- Ground water is generally considered to be safe and useful for drinking, agricultural and industrial purposes. Ground water is also less prone to pollution.
- However, in the recent years ground water is depleting due to the following reasons:
- Its injudicious use both for agricultural and domestic purposes.
- Deforestation also affects the level of ground water.
- Lack of vegetation cover also results in very small amounts of water seeping through the ground.
- An increase in water pollution is another factor that has reduced the availability of ground water.
- Measures for replenishing ground water:
- Preventing over-exploitation of ground water.
- Optimising water use and reducing water demand.
- Rain water harvesting (RWH).
- Preventing deforestation and plantation of more trees.
- Rain water can be collected on the rooftops of buildings and can be stored underground for future use.
Question 6. Why does ozone hole forms over Antarctica? How will enhanced ultraviolet radiation affect us?
- Joseph Farman, Brian Gardiner, and Jonathan Shanklin discovered a recurring springtime Antarctic ozone hole in 1984.
- The ozone hole is formed due to an excessive use of increased concentration of chlorine in the atmosphere. A large amount of ODS (Ozone Depleting Substances) like CFCs (chlorofluorocarbons), N2O,halons, SO2, CH4, c1- are released by advanced countries like USA, Japan, European countries. These are released in stratosphere, drift towards poles and reach there before the coming of winter. During winter (temp. 85°C) ice clouds are formed over Antarctica and no sunrise is received in polar areas. It catalyses release of Cl from CFCs. With the coming of spring season, the release of chlorine atoms causes the conversion of ozone into molecular oxygen. One atom of chlorine can destroy around 10,000 molecules of ozone and causes ozone depletion. All this leads to thinning of ozone layer which is more prominent over Antarctica region and called as the ozone hole. This hole disappears in summer due to free mixing of air of Antarctica with the rest of the global air.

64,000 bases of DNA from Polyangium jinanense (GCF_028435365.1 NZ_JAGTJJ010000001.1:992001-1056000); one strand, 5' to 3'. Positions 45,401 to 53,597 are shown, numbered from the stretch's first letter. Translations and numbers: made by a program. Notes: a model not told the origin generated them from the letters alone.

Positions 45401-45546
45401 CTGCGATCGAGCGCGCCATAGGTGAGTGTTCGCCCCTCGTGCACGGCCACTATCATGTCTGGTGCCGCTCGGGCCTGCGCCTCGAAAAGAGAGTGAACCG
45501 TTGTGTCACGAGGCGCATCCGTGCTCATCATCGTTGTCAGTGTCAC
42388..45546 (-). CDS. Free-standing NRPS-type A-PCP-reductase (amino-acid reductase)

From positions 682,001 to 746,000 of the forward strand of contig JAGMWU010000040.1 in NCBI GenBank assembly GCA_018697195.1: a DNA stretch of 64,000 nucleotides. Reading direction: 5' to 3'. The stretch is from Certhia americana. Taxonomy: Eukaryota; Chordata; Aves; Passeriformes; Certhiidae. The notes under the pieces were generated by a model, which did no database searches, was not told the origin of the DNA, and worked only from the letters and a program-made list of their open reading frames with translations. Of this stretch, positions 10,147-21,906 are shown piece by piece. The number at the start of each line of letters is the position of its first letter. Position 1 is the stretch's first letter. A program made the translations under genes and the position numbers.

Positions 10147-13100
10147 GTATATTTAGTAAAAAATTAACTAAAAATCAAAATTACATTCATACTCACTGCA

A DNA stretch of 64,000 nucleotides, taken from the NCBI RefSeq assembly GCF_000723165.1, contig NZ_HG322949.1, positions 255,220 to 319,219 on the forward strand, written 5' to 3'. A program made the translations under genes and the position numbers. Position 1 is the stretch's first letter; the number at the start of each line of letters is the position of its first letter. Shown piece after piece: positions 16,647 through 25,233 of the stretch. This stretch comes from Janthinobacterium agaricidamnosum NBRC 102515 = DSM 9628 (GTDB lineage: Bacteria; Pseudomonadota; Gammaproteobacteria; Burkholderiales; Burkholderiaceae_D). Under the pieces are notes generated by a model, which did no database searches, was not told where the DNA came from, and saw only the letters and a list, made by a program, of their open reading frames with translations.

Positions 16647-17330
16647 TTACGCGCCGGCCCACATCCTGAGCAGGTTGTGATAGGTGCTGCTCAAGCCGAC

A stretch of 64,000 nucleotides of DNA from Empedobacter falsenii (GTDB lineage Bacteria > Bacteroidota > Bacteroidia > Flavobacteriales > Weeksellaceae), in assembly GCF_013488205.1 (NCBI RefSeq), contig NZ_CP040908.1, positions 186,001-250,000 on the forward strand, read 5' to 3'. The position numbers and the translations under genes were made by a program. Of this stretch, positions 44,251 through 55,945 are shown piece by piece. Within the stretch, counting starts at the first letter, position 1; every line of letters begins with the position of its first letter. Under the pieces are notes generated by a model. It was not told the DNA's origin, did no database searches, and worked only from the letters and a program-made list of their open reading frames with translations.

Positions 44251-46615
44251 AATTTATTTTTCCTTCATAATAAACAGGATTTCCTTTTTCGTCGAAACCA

- The formation of the ozone hole will result on an increased concentration of UV-B radiations on the Earth’s surface.
- Effects of enhanced UV Radiation are as follows:
- Snow blindness or inflammation of cornea.
- Damage of skin cells and development of skin cancer.
- Damage to nucleic acids and proteins.
- Reduced immunity.
- Higher number of cataracts in humans.
Question 7. Discuss the role of women and communities in protection and conservation of forests.
Sol. Women and communities have played a major role in environmental conservation movements. It includes the following:
- Amrita Bishnoi’s wildlife protection project
- This community strictly believes in the concept of simple living peacefully with nature.